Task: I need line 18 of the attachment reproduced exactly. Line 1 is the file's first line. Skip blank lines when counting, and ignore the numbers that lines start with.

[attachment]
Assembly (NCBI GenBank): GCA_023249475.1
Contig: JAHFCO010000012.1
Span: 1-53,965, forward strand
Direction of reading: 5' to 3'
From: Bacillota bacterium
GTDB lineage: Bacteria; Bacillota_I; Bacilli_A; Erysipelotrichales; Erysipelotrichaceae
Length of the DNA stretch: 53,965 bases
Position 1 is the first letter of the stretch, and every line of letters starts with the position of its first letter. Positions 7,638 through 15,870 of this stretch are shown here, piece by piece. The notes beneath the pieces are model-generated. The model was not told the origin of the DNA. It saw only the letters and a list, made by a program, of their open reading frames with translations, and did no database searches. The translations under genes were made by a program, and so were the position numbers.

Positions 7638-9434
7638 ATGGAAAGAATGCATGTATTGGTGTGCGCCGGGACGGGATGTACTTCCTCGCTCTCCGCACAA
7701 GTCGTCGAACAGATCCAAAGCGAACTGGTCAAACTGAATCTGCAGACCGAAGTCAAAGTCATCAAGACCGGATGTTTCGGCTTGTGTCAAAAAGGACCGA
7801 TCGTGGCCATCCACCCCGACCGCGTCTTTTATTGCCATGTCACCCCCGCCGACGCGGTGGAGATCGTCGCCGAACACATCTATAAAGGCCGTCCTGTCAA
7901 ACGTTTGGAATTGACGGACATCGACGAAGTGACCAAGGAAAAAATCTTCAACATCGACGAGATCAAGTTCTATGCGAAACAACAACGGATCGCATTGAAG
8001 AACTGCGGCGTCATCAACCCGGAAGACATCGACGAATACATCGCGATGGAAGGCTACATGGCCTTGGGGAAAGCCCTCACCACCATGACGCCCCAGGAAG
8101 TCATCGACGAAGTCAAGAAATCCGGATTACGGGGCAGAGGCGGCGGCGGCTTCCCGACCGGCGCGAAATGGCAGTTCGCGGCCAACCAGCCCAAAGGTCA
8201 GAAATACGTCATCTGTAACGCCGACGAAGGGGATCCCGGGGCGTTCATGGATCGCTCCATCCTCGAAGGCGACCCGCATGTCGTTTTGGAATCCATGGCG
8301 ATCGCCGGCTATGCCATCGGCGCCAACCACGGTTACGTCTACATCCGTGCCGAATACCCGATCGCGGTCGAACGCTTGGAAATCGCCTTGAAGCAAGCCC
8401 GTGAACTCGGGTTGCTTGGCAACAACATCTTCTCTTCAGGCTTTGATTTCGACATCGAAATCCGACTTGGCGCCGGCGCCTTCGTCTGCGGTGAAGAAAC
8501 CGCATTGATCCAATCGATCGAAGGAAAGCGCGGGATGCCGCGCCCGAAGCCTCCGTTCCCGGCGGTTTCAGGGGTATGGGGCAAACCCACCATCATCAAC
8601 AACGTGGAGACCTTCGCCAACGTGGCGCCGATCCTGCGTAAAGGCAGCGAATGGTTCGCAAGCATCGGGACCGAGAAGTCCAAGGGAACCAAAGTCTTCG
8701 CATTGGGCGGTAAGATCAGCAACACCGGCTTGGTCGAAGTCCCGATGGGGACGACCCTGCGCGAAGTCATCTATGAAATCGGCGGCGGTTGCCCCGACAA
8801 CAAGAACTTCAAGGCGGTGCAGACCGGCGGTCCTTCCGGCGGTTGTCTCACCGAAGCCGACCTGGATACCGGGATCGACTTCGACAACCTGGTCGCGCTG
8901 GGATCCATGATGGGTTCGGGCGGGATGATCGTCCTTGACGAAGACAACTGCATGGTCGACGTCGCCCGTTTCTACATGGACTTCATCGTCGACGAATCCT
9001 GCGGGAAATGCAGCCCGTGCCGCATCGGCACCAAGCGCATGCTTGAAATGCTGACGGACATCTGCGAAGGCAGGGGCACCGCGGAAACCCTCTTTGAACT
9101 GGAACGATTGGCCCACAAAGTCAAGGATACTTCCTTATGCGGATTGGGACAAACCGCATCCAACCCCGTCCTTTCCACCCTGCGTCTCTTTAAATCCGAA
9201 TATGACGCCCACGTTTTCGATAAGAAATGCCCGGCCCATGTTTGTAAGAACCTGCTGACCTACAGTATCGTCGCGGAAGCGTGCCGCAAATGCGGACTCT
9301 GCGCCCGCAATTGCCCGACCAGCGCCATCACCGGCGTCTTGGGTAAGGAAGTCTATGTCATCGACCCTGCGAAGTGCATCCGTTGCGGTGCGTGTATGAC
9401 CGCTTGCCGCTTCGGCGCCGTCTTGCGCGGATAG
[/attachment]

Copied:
8401 GTGAACTCGGGTTGCTTGGCAACAACATCTTCTCTTCAGGCTTTGATTTCGACATCGAAATCCGACTTGGCGCCGGCGCCTTCGTCTGCGGTGAAGAAAC